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György Surányi: Huge Losses at MNB Down to ‘Indefensible’ Policies

Analysis

György Surányi, former MNB governor, former chairman of CIB Bank, and now professor of finance at Corvinus University.

Photo by János Marjai / MTI.

According to a study released in June, the National Bank of Hungary (MNB) is set to post losses of up to HUF 2 trillion-2.4 tln (EUR 5.3 billion-6.4 bln) this year. That is the equivalent of 2.5% of GDP or half the cost of the Paks II nuclear power station project, weekly HVG wrote last month.

György Surányi, former MNB governor (1990-91 and 1995-2001), former chairman of CIB Bank and CEE regional head of Intesa Sanpaolo, and now professor of finance at Corvinus University, deemed “at least two-thirds of these central bank losses” to be the result of “mismanaged,” “indefensible” and “crazy” economic and monetary policies when speaking to foreign journalists on July 19.

Perhaps surprisingly to the non-expert, Surányi initially stressed that loss or profit at a central bank does not indicate a mismanaged or well-run institution.

“I have several examples of central banks making losses; however, the monetary policy was [...] excellent,” he said, pointing to the West German Bundesbank in the 1960-70s and, more recently, the Czech National Bank.

The Bundesbank, for example, facing massive inflows of U.S. dollars, was forced to sell Deutschmarks to avoid abrupt (and damaging) appreciation of the national currency.

“When the Bundesbank was buying up tremendous amounts of dollars, […] it created tremendous losses because the value of the assets, namely the dollar, was depreciating, whereas the liabilities, in German marks, were increasing,” he said. However, the Bundesbank earned praise for maintaining price stability.

Currency Appreciation

The Czech central bank has acted similarly in recent years, selling koruna to buy euros to manage the appreciation of its currency, sometimes incurring “massive” losses.

However, apart from the last 18 months, where there has been a takeoff of inflation everywhere, the Czech Republic has maintained price stability for the past 15 years, Surányi stressed. “So that’s why losses in themselves do not [judge] monetary policy positively or negatively.”

So, what about Hungary? “The situation here is a bit different. It is different because the root causes of these losses, I mean at least two-thirds of these losses, are attached to the mismanaged macroeconomic policies,” he intoned.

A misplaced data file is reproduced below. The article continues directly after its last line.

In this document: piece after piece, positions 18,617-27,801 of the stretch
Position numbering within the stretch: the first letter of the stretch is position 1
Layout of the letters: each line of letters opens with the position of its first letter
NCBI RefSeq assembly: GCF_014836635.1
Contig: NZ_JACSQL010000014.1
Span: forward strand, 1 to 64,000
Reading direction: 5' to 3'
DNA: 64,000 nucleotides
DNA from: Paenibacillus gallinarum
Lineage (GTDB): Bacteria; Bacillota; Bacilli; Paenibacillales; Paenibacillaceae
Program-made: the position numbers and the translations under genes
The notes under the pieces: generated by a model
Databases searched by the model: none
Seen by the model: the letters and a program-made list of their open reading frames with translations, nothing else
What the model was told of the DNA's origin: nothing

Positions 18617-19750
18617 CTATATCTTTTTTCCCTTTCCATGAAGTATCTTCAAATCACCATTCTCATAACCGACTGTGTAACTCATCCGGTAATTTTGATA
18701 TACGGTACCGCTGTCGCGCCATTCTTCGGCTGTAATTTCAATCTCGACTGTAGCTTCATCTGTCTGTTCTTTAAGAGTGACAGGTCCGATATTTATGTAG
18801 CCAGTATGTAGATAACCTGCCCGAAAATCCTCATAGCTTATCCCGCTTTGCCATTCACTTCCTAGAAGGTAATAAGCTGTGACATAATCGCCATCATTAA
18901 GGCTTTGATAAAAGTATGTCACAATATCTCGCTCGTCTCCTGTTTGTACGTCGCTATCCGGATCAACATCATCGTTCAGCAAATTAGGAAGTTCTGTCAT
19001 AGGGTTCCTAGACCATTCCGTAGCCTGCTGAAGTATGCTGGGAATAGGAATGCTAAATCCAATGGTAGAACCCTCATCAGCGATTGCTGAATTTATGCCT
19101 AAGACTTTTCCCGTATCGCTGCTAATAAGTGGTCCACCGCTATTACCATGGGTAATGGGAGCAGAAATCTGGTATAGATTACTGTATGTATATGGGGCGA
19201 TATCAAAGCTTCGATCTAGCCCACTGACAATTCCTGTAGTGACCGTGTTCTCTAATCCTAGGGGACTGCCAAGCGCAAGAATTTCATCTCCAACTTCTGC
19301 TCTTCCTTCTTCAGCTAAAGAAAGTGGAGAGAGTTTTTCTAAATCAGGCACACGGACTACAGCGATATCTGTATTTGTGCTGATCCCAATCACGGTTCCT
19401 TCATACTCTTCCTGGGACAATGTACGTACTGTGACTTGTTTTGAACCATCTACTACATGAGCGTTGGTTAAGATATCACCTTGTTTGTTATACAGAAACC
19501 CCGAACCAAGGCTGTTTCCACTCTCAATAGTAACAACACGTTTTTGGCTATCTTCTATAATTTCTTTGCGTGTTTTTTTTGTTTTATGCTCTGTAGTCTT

In an otherwise complex nutshell, Surányi argues that Hungary pumped far too much money into the economy, for longer than was justified and often to the wrong players, in the name of stimulating growth while “unprofessionally” ignoring the risks to the forint exchange rate of rising inflation (see separate box).

When world energy prices suddenly rose last year, the market confidence in Hungary’s fragile state evaporated, and the forint plunged to HUF 430 and more to the euro, propelling the country to the top of the European inflation league.

In particular, Surányi points to the “Lending for Growth” and later “Bonds for Growth” schemes as fundamental elements of the problem. Interestingly, with the credit supply dwindling in the early 2010s, he was initially an advocate of lending.

‘Absolutely Acceptable’

“In the post-financial crisis period from 2009 to 2015, the credit stock in Hungary was contracting each and every year. Under these conditions, it was absolutely acceptable for the central bank to facilitate credit growth; therefore, I myself also welcomed its implementation,” he said. However, the MNB put this facility on the table at a fixed zero interest rate for 10 years.

“It’s an unprecedented, open, unhedged interest rate position within the central bank balance sheet, which means, the higher the inflation, the higher the transfers towards the borrowers, and the higher the central bank losses,” he said.